The Strad Issue: January 2011
Description: Eighteenth-century harmony exercises that fail to rise above the pedagogical
Musicians: Ionian Quartet
This example of home industry features recordings of music from a selection of manuscripts housed in the Rombotis Archive in Corfu’s Ionian University, performed by the University’s own ensemble. Although Corfu-born Nikolaos Mantzaros (1795–1872) is best known for composing the Greek national anthem, he also wrote numerous other worthy musical works in a variety of genres, as well as some theoretical treatises. Raised on the teaching methods of Fedele Fenaroli, in particular the Italian’s six-volume Partimenti ossia Basso numerato (Naples 1775), Mantzaros disseminated those methods in his own pedagogy. The partimenti and preludes and fugues recorded here are selections of Mantzaros’s fully fledged workings of exercises from the fifth and sixth volumes of Fenaroli’s treatise.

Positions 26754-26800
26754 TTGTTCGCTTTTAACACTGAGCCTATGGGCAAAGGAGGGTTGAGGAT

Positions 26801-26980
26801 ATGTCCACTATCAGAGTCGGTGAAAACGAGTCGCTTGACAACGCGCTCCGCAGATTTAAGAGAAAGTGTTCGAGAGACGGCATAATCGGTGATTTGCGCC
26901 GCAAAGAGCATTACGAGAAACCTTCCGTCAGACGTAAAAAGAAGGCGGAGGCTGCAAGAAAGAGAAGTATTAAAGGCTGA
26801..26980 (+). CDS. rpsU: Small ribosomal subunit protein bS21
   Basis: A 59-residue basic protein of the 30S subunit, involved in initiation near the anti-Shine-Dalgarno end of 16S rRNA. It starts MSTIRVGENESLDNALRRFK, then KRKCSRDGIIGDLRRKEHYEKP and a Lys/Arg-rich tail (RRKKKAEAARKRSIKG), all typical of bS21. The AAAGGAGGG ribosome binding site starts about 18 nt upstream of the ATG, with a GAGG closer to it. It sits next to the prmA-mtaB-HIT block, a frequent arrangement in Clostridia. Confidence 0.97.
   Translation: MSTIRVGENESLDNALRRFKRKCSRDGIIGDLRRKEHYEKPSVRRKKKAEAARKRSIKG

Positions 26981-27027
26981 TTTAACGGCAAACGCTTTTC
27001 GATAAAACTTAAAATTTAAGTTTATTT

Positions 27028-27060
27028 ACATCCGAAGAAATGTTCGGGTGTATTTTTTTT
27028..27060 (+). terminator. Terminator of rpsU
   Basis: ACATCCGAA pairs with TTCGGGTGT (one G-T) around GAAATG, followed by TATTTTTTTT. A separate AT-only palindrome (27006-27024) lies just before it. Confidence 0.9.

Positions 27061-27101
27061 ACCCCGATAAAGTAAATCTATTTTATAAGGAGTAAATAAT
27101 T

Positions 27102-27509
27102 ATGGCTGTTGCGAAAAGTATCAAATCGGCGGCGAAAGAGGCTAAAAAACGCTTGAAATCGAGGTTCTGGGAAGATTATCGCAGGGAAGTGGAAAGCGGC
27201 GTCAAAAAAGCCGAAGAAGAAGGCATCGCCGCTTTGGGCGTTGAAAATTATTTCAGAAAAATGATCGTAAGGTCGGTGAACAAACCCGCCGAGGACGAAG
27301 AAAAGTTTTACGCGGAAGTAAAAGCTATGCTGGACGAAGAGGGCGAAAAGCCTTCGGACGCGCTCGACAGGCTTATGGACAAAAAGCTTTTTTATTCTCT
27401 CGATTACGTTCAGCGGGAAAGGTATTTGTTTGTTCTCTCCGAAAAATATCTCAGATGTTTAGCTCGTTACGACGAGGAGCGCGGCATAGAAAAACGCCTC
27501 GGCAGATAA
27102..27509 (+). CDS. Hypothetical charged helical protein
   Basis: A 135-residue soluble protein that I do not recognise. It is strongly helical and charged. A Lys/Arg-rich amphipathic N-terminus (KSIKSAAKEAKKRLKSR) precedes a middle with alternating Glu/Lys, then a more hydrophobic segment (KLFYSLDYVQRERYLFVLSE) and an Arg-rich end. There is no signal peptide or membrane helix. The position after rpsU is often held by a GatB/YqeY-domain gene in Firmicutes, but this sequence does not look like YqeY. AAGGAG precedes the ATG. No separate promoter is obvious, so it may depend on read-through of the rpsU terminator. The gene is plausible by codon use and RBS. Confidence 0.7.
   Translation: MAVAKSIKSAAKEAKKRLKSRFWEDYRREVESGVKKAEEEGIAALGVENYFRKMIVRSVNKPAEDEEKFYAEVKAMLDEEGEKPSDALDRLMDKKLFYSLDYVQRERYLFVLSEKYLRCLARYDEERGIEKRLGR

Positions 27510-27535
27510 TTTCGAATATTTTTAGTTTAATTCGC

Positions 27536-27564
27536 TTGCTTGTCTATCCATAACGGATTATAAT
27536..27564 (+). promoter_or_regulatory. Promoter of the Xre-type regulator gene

The principal interest here is largely historical, and it is difficult to create much enthusiasm for what is fairly dry, if skilled pedagogical fare. The performances are committed, but uneven in quality; intonation is often questionable, particularly in the middle parts of the texture, and the playing would benefit overall from a greater sense of shape, vitality, control and polish to make what are little more than exercises in harmony and counterpoint sound inspiring and stimulating throughout 42 minutes of listening. The recording is adequate and generally well balanced.